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The magnificent City of
God
has still not received
it's proper due

City of God (2002)
Directors: Fernando Meirelles
and Katia Lund

By JIM CAROLUS
STATIC and FEEDBACK staff writer

I have nothing against Rob Marshall’s Chicago. I
found it to be an exceptionally constructed
rediscovery of all that musicals can offer. All
sparkle and shimmer, it is nothing less than a
highly impressive cinematic accomplishment.

But it was not the best film of 2002.

That award goes to Fernando Meirelles and
Katia Lund’s
City of God, a film that wasn’t even
eligible for a Best FOREIGN film Oscar due to a
technical issue regarding the films distribution.
The Academy attempted to sugarcoat the
problem by throwing a Best Director nod to
Meirelles, but that did little to bring this mind-
blowing, hyper-kinetic masterpiece to the public
eye. Its continued obscurity is one of the greatest
sins ever committed by American advertisers.
I’m starting to think it was intentional. This film not only blew every American film out of the water in 2002, it
stands among the best films of this decade, irrespective of their country of origin.
Chicago is a very good movie,
but even calling
City of God a “movie” somehow seems to diminish it; it’s a film that is so powerful, you’ll forget
you’re watching entertainment – even while being deliriously entertained.

The film has been described as “the Brazilian Goodfellas,” but that description is actually a bit limiting. To be
sure, this film delivers the same adrenaline rush as Scorsese’s 1990 classic. But it’s more like “the Brazilian
Goodfellas if co-directed by Steven Soderbergh (in Traffic mode) and edited by David Fincher (in Fight Club
mode).” If you are a fan of any of these directors,
City of God is essential viewing. If you like them all, what are
you still doing reading this review? You’ve got an amazing experience waiting for you!!

The film is imbued with all the texture of an epic, tracing the multi-decade rise and fall of Rio de Janeiro’s most
horrifying slum through the eyes of a young photographer desperately yearning to leave before he reaches his
twenties (few make it to 30 in this violence-soaked barrio). If this was a work of fiction, it would be hailed as a
nightmarish masterpiece.

But it isn’t. It is absolutely true.

In addition to being factually based (its narrator is a real person), the entire film pulsates with the sort of realism
that is impossible to construct…it feels alive, and terrifyingly so. These are not just actors and sets, but real
people in real locations that they, sadly, know all-too-well. Leandro Firmino, the actor portraying Lil’ Ze (the most
vicious thug in a film filled with vicious thugs), was an actual resident of the “ciudad de deus”, who had never
acted before. He’s astounding, so filled with anger and hate that one fears he is conjuring these emotions from
experience. A scene in which he pulls a gun on an innocent man for “bumping” him in the street is so evocative it
comes close to making you physically ill. There are people like this all over the world, and Firmino captures what
is so terrifying about them (a combination of arrogance and hopelessness) as few actors ever have (and never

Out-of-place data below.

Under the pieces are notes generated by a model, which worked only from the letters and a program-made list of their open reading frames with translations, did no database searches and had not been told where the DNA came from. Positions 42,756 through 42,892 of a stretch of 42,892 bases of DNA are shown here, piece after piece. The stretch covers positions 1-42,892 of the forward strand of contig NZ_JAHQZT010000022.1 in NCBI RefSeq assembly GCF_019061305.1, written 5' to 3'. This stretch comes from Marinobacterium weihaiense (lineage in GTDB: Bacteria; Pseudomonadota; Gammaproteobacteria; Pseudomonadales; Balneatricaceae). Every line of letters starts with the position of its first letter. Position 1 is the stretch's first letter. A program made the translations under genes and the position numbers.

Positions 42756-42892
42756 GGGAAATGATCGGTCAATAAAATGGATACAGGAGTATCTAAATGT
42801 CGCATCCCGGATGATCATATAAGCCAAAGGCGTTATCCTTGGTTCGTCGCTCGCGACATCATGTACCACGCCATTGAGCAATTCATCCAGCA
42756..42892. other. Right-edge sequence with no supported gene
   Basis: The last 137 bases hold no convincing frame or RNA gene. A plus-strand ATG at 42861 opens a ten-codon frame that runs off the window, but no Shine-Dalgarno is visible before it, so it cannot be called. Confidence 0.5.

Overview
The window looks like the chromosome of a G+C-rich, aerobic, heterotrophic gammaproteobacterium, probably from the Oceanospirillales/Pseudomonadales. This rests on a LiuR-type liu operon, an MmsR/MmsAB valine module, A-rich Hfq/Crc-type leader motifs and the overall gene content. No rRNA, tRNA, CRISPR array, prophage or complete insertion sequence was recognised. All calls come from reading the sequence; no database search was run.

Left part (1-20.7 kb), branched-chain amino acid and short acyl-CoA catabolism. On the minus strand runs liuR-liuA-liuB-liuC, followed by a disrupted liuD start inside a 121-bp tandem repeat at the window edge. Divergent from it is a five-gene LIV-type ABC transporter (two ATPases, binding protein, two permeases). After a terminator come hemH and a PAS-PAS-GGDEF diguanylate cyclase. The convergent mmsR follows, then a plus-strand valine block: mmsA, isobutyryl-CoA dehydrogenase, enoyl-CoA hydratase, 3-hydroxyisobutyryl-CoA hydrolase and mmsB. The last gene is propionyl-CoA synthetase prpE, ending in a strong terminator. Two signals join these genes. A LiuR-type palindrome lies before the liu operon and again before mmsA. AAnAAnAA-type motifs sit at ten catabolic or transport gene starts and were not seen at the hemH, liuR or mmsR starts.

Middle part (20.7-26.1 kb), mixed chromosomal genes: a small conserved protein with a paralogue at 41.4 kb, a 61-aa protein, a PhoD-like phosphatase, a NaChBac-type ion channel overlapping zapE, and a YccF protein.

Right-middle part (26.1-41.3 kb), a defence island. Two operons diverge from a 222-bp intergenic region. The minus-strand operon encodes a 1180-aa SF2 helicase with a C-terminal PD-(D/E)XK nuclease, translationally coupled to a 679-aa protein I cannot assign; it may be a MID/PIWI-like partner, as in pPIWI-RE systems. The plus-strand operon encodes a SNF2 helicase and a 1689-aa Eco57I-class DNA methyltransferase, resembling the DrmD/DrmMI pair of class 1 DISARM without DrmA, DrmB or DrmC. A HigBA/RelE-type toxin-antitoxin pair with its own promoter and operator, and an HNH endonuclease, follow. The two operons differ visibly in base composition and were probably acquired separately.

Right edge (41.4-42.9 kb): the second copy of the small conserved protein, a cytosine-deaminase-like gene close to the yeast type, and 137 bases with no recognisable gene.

on this kind of scale).

The rest of the performances do not disappoint, but the direction is the biggest showstopper of all. The visual
intensity and innovation never subside, not even for the bleak, heartrending finale that brings everything we’ve
seen to its logical terminus. It’s literally exhausting. With cameras swooping and diving around the city, Meirelles
and Lund unfold their cinematic vision as nothing less than a roller-coaster ride through the bowels of hell.

And what a hellish cauldron the “City of God” truly is. By the time the films 130 minutes have transpired, we feel
as if we know every inch of the slum, every resident, every crushed hope. We’ve been jolted, amazed, and even
occasionally amused (the film is not without humor or heart), when we aren’t wincing at the sight of nine-year-
olds forced to shoot their own playmates as a “test” of…something.

You see, there is no loyalty in the “City of God”. Each murder is followed (as soon as possible) by another
murder. The goal in this place, it seems, is to kill everyone off before they kill you. How interesting that the most
striking illustration of a “culture of violence” I have ever seen takes place in a community too poor to even afford
the kinds of media so frequently (and lazily) blamed for the smaller-scale problems in America and elsewhere in
the civilized world. These people aren’t violent because of video games, they’re violent because they have no
other choice.

I admired the temerity of this film’s creators to get such an uncompromising film made, particularly on location.
The film shares its honest approach to difficult material with Danny Boyle’s
Trainspotting, never preaching or
condescending to the audience, but rather encouraging them to understand before judging. Like that film,
City of
God
never downplays the horrific repercussions of its subject matter, but it also refuses to insult the audience’s
intelligence. The result is a film that is nearly impossible to find fault with, in any way. Maybe a few of the editing
choices are a bit too derivative of American music videos, but you’ll be so absorbed by everything else that it won’
t matter in the slightest.

I’ve rambled enough. You owe it to yourself to see this movie. I can only think of two other movies that have
forced such a strong, sudden reappraisal of what makes great movies great. One was
Pulp Fiction, back in 1994.

And the other?
Goodfellas.

This one won’t let you down. That’s a promise.